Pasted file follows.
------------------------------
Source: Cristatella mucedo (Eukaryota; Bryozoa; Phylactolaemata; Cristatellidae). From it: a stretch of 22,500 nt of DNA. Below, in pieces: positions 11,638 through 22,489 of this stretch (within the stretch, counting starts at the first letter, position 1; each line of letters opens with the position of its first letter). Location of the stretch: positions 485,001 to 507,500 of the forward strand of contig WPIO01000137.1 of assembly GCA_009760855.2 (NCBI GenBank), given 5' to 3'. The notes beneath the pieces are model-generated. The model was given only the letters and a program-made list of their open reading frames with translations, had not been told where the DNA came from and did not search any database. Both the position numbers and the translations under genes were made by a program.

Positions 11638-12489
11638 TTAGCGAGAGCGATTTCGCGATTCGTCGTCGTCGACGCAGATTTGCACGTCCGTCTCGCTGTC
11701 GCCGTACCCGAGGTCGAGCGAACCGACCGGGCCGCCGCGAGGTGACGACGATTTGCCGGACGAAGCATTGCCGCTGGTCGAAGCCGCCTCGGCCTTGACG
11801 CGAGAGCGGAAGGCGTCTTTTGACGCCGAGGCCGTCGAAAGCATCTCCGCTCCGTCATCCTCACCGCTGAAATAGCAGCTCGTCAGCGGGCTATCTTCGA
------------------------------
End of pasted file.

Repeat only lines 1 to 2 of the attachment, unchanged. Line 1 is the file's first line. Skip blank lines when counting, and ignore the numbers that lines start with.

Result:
Source: Cristatella mucedo (Eukaryota; Bryozoa; Phylactolaemata; Cristatellidae). From it: a stretch of 22,500 nt of DNA. Below, in pieces: positions 11,638 through 22,489 of this stretch (within the stretch, counting starts at the first letter, position 1; each line of letters opens with the position of its first letter). Location of the stretch: positions 485,001 to 507,500 of the forward strand of contig WPIO01000137.1 of assembly GCA_009760855.2 (NCBI GenBank), given 5' to 3'. The notes beneath the pieces are model-generated. The model was given only the letters and a program-made list of their open reading frames with translations, had not been told where the DNA came from and did not search any database. Both the position numbers and the translations under genes were made by a program.

Positions 11638-12489